22 March 2019 — Michael Roberts Blog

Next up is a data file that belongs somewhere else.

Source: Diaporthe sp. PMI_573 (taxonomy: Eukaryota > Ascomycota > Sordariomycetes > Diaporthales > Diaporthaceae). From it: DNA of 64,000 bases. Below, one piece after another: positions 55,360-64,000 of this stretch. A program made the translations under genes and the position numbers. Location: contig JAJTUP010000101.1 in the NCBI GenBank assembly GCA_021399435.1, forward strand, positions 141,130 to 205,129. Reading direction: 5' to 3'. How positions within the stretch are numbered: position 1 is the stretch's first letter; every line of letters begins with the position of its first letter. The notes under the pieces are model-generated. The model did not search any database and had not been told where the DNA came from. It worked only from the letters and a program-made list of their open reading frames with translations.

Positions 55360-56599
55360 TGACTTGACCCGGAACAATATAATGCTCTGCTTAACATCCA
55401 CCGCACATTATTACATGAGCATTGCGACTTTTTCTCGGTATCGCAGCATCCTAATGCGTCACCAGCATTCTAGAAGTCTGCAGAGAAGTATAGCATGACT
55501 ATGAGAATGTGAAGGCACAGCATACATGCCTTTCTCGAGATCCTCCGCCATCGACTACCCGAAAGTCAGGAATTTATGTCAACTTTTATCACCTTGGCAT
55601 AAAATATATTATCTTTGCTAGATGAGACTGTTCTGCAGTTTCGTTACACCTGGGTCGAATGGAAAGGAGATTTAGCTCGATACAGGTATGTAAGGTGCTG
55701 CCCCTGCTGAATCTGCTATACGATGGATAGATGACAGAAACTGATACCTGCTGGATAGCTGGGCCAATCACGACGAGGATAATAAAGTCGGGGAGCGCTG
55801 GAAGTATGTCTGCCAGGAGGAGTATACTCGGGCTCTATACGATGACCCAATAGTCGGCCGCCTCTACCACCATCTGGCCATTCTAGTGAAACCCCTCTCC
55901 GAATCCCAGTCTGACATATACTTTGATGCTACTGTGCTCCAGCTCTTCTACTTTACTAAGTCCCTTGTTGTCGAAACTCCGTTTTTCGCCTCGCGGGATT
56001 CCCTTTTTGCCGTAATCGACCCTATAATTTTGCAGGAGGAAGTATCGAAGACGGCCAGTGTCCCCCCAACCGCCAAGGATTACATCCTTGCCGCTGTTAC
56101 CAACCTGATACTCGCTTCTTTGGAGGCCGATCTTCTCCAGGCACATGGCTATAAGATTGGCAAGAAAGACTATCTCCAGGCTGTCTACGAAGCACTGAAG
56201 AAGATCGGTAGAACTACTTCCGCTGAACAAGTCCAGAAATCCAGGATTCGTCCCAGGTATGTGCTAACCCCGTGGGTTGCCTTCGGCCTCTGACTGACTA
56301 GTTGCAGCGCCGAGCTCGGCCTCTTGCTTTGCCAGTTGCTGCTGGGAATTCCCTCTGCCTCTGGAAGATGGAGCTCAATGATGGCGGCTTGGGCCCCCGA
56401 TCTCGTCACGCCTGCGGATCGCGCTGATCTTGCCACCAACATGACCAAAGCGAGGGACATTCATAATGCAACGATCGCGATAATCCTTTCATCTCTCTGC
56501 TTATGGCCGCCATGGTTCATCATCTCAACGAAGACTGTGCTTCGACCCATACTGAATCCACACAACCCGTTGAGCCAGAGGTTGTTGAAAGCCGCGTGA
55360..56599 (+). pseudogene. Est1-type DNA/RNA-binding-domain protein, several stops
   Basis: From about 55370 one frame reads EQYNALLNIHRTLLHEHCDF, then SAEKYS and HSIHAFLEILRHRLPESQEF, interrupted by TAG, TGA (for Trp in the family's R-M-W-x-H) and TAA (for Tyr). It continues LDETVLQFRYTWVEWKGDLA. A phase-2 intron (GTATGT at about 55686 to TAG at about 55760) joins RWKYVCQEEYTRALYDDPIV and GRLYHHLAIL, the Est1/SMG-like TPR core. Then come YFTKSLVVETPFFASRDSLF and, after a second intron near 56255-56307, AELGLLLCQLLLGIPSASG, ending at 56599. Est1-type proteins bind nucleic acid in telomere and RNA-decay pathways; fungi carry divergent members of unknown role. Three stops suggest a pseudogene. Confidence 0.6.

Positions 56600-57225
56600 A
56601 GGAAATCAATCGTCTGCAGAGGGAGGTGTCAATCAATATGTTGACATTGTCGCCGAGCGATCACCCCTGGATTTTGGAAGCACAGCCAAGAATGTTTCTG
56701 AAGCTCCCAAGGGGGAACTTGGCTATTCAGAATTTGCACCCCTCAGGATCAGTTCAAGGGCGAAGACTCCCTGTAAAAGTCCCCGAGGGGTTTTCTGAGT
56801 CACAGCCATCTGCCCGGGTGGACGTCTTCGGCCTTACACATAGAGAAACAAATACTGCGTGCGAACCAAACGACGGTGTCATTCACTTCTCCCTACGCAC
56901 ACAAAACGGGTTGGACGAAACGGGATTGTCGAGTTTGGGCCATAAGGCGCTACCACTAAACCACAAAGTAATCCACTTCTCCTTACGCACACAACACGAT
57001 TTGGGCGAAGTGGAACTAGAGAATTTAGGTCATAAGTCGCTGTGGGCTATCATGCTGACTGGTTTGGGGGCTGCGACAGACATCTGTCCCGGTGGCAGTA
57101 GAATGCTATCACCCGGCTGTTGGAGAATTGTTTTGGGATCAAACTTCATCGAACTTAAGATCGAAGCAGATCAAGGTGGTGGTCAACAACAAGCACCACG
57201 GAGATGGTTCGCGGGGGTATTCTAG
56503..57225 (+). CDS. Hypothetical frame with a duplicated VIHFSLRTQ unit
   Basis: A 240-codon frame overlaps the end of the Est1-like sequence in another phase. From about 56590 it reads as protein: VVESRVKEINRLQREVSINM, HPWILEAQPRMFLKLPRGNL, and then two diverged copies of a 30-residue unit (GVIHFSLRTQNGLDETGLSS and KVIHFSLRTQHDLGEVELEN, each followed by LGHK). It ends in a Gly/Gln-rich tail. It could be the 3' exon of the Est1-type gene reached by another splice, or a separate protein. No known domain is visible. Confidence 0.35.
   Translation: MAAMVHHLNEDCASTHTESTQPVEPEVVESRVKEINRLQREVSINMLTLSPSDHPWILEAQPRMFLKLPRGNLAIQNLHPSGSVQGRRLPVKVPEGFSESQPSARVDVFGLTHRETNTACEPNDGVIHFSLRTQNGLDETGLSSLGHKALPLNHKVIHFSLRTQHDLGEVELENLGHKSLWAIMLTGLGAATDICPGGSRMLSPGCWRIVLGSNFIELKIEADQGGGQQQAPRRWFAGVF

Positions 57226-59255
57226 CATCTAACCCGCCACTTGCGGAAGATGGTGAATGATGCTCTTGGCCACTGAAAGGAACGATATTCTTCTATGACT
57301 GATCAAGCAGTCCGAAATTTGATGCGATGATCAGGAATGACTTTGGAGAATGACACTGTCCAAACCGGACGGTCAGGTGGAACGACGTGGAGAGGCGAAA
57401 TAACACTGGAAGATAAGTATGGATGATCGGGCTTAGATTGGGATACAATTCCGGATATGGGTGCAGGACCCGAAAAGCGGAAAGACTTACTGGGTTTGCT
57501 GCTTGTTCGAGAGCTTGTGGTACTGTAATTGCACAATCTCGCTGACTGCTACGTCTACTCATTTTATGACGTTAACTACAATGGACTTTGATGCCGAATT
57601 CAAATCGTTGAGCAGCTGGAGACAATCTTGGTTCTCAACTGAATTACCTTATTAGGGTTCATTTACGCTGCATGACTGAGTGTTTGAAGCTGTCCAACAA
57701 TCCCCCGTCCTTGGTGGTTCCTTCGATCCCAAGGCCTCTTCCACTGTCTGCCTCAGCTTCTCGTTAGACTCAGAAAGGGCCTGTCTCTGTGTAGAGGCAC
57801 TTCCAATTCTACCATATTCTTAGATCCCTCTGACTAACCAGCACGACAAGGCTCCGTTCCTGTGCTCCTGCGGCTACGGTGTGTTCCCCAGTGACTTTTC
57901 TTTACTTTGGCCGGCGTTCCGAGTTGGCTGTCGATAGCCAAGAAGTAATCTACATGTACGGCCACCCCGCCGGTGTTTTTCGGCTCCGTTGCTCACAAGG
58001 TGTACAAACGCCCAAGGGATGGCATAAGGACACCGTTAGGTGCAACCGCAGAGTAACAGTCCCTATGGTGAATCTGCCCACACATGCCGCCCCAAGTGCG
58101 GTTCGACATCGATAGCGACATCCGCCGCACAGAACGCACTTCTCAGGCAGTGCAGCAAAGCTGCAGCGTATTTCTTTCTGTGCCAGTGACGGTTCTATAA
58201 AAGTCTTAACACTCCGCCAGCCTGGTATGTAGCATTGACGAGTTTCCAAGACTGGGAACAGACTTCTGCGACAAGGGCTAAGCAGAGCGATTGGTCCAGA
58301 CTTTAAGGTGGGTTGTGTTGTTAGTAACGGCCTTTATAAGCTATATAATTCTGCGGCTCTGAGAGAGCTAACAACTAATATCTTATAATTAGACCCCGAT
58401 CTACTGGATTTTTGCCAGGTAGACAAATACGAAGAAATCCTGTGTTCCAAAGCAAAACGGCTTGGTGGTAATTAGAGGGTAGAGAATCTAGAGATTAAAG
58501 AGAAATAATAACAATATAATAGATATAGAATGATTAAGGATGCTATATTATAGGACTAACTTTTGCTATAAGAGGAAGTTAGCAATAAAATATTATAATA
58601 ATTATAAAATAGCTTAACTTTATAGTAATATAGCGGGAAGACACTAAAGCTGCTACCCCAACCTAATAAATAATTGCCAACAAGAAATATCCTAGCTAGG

This week, the US Federal Reserve Bank decided to stop raising its policy interest rate for the rest of 2019. The Fed started hiking rates from near zero back in late 2016 on the grounds that the Long Depression (in economic growth, investment and employment in the US and in other major economies) was over. As economies reached full employment and used up excess capacity in industry, wages rises and price inflation would accelerate, so it would be necessary to curb any ‘overheating’ with higher interest rates to slow borrowing and spending. This policy of ‘normalisation’, as it is called, seemed to be justified after the Trump tax cuts were introduced in late 2017. Those measures led to a sharp rise in after-tax profits for US corporations and an apparent pick-up in US real GDP growth, reaching a 3% yoy rate at the end of 2018. All looked well.